About the book
Through births, death, stumbles and first steps, Michele Powles and Renee Liang wrote.
And together these gifted writers – one an author, the other a paediatrician – achieved something remarkable: their words have fearlessly and charmingly laid bare the raw joy, beauty, discomfort and humour of modern motherhood.
But beyond this, the exchange in When We Remember to Breathe is uplifting, positive testimony to what is important in life itself – what gives it meaning: the people we love, the challenges we face and the life we give.
With Magpie you have the power to make the books you want to read happen – and, importantly, to support authors – so nab a copy!
Excerpts from the book
Michele: Us crazies who write...
Us crazies who write because we just can’t help ourselves sneak it in however we can. Teachers write in the holidays and in their lunch breaks, unless they are on duty or have had too much of their life force sucked out of them that day. Others write before work, in the dark. Those of us with small children write when our cherished snuglets are sleeping. Mine are approaching school and kindy age. It seems like a magical light envelops that day on the calendar. A time when there will only be me in the house for more than an hour. A time when the words will be allowed to roam without pause or requests for sandwiches. A truly magical time.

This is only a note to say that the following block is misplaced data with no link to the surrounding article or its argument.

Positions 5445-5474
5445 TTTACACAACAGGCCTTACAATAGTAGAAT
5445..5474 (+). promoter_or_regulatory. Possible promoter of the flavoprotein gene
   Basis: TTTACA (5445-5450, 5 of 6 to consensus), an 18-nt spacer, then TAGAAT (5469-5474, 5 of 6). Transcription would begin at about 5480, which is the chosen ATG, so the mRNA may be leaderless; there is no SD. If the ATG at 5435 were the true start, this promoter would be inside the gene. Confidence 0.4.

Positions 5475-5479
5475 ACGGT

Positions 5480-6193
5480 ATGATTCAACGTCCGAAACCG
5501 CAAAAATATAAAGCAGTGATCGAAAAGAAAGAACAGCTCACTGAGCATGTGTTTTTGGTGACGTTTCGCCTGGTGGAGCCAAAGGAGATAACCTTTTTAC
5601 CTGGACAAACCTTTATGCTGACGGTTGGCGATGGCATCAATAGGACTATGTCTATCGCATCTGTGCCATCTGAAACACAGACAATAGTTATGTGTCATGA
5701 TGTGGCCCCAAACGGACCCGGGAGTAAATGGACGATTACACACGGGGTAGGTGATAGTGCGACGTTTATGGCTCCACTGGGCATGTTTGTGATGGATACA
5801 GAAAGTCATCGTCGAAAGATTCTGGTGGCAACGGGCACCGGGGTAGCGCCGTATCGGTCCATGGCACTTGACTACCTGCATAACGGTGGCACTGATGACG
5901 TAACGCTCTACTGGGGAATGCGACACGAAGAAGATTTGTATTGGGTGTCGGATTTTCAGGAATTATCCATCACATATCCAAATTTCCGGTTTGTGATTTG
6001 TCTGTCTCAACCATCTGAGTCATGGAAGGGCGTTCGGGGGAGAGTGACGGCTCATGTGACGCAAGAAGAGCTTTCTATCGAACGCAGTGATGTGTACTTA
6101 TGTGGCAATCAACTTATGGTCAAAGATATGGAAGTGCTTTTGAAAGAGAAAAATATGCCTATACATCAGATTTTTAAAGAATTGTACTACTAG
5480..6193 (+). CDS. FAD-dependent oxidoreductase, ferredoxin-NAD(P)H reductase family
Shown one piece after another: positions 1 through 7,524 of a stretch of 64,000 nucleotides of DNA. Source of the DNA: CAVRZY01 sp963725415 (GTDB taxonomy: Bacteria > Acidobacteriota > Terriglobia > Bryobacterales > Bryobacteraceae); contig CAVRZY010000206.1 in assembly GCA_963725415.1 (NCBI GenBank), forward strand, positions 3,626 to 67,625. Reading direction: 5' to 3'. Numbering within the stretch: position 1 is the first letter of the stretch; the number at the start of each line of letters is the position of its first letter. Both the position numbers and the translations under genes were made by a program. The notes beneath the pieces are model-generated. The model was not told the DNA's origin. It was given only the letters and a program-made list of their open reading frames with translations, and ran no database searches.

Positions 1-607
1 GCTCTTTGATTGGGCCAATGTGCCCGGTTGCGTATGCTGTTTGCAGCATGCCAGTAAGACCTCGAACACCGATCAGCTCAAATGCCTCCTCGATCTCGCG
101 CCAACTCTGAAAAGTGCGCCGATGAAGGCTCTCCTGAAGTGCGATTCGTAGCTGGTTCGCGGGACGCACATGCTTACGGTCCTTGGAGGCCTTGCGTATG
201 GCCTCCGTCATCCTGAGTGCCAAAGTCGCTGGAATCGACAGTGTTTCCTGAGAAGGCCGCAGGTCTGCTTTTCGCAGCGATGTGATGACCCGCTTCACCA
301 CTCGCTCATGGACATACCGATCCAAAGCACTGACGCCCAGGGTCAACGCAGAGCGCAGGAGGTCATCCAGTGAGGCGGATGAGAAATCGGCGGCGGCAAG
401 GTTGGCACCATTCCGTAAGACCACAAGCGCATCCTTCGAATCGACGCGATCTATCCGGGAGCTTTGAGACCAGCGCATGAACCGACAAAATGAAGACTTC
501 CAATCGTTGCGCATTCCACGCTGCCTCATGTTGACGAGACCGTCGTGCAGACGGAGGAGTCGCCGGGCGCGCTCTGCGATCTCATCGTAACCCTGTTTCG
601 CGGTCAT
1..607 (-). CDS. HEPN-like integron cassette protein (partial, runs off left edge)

Renee: My memory is variable at the best of times...